To date, there has been limited research examining the effect of single bouts of exercise on acute mood symptoms in people with MS, although there is a large body of research examining single bouts of exercise (eg, cycling, walking, resistance training, or aqua aerobics)10–13 on acute mood symptoms in the general population.14 We are aware of one study15 that examined changes in total mood disturbance (TMD; higher scores indicate worse mood) on the Profile of Mood States (POMS) questionnaire after a single session of cycling exercise in women with MS. That study reported significant reductions in TMD scores 20 and 60 minutes after the single session of cycling exercise. The magnitude of the improvement was moderate based on Cohen's d values of 0.59 and 0.54 for TMD scores 20 and 60 minutes after exercise, respectively. The primary limitation of that study included the absence of a control condition that accounted for the passage of time, repeated test administration, and interactions with researchers. An additional limitation is the lack of reporting regarding specific mood changes on the POMS subscales. Another limitation included the focus on a single modality of exercise. Indeed, there has been limited comparison of other forms of exercise (ie, walking) with yoga, as an example, for improving acute mood symptoms in people with MS, and such a comparison is important for recommending yoga as an intervention tool for improving mood in people with MS.16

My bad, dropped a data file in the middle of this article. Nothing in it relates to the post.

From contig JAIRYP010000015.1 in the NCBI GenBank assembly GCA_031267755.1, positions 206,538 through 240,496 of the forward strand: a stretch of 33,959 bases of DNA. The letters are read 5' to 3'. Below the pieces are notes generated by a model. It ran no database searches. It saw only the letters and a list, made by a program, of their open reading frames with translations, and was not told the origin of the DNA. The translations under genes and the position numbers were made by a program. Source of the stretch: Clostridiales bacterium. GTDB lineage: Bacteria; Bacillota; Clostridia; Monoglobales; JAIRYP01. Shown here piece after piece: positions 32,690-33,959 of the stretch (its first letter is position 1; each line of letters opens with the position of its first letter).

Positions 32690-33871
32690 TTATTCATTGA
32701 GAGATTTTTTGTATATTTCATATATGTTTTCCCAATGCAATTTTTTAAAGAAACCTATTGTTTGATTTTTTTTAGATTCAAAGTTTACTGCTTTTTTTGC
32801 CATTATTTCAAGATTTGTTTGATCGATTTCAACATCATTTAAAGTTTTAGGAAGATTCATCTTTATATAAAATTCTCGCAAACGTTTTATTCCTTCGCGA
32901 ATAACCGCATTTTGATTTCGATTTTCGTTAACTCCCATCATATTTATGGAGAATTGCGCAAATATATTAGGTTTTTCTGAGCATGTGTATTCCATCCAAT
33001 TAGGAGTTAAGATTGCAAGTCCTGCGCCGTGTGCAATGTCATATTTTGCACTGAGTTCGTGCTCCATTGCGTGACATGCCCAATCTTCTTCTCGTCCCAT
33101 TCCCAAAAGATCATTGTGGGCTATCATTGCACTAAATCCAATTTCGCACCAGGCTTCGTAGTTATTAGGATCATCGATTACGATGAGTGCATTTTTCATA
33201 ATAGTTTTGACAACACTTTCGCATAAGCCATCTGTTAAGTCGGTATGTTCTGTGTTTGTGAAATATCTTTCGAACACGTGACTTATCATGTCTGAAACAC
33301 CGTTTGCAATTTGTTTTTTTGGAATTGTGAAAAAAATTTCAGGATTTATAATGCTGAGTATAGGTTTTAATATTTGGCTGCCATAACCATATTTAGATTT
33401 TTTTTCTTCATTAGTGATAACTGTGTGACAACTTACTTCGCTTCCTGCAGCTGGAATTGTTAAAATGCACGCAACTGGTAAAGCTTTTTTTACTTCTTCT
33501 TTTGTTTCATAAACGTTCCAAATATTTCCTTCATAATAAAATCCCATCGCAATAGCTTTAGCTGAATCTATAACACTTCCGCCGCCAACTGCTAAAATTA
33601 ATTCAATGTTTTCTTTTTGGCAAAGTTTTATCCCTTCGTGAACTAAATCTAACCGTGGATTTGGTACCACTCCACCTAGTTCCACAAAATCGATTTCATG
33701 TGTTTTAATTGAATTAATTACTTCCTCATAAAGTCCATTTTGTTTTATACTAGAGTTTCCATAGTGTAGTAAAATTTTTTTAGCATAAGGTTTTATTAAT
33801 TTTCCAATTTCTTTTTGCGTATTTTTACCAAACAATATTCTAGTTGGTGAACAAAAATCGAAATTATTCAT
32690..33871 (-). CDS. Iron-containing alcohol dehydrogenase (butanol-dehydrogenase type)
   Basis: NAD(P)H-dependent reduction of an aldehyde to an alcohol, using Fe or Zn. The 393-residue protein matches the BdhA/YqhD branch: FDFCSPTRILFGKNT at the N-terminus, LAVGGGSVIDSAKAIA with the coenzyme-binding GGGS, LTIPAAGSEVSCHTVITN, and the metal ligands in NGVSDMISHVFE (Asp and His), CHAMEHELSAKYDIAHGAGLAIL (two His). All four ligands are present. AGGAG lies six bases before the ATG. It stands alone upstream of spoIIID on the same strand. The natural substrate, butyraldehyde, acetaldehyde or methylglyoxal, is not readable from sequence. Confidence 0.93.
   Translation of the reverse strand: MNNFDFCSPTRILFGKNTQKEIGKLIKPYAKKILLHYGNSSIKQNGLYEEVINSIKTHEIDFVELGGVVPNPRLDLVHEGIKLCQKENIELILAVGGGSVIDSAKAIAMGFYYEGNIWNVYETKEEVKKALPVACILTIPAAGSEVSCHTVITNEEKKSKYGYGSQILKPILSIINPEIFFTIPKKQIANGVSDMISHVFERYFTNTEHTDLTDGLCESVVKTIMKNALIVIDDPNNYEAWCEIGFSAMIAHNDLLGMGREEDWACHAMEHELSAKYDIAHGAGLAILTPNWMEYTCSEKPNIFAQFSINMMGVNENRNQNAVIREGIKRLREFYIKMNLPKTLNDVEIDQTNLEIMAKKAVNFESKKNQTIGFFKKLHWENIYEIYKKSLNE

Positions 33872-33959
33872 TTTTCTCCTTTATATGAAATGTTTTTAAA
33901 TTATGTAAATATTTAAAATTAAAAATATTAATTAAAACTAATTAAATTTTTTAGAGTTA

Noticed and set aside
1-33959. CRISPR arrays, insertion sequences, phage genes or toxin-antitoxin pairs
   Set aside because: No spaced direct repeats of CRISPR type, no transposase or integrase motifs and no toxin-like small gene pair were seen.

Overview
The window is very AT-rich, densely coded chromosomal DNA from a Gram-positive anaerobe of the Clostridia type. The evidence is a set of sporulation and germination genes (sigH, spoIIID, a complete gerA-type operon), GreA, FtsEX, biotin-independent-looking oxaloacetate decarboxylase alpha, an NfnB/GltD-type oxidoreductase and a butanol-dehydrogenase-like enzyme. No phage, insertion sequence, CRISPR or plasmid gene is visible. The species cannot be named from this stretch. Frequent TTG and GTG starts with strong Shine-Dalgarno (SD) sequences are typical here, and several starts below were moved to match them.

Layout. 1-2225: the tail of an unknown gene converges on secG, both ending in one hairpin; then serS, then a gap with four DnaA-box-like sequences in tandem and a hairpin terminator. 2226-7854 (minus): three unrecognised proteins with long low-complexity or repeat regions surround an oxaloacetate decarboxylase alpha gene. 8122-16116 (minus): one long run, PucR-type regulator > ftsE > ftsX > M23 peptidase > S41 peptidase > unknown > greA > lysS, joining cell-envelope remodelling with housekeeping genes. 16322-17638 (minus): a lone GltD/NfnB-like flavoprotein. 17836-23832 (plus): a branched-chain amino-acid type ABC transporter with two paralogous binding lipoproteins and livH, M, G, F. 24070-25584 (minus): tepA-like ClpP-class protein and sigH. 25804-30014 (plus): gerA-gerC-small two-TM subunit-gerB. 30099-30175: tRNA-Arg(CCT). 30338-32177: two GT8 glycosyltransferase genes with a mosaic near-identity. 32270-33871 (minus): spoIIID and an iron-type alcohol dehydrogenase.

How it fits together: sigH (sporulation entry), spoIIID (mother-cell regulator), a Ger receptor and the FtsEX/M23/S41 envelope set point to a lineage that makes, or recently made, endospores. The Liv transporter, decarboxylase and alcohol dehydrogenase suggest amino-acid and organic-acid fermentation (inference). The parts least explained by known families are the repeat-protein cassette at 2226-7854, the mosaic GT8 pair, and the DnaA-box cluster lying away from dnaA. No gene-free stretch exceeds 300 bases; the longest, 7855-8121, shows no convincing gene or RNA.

Yoga is a relatively less frequently studied exercise stimulus compared with other, more traditional modes of exercise (eg, walking and cycling) in MS, and reviews comparing the beneficial effects of yoga with other forms of exercise modalities indicate potential benefits of a regular yoga practice.17 A qualitative review of yoga as a therapeutic approach for a multitude of disease conditions suggested that regular yoga practice can enhance well-being and mental health, including symptoms of depression, tension, and fatigue.18 However, there are minimal data on the immediate effects of such stimuli on acute mood symptoms. One study comparing the effects of single sessions of aerobic dance and hatha yoga on psychological well-being in young adults (ie, college-aged individuals) reported that both conditions reduced perceived stress and negative affect comparably; however, only hatha yoga resulted in an improvement in the physiological correlates (ie, cortisol response) that might be underlying the stress and negative affect.19 These results further emphasize the importance of comparing different exercise modalities for improving acute mood symptoms.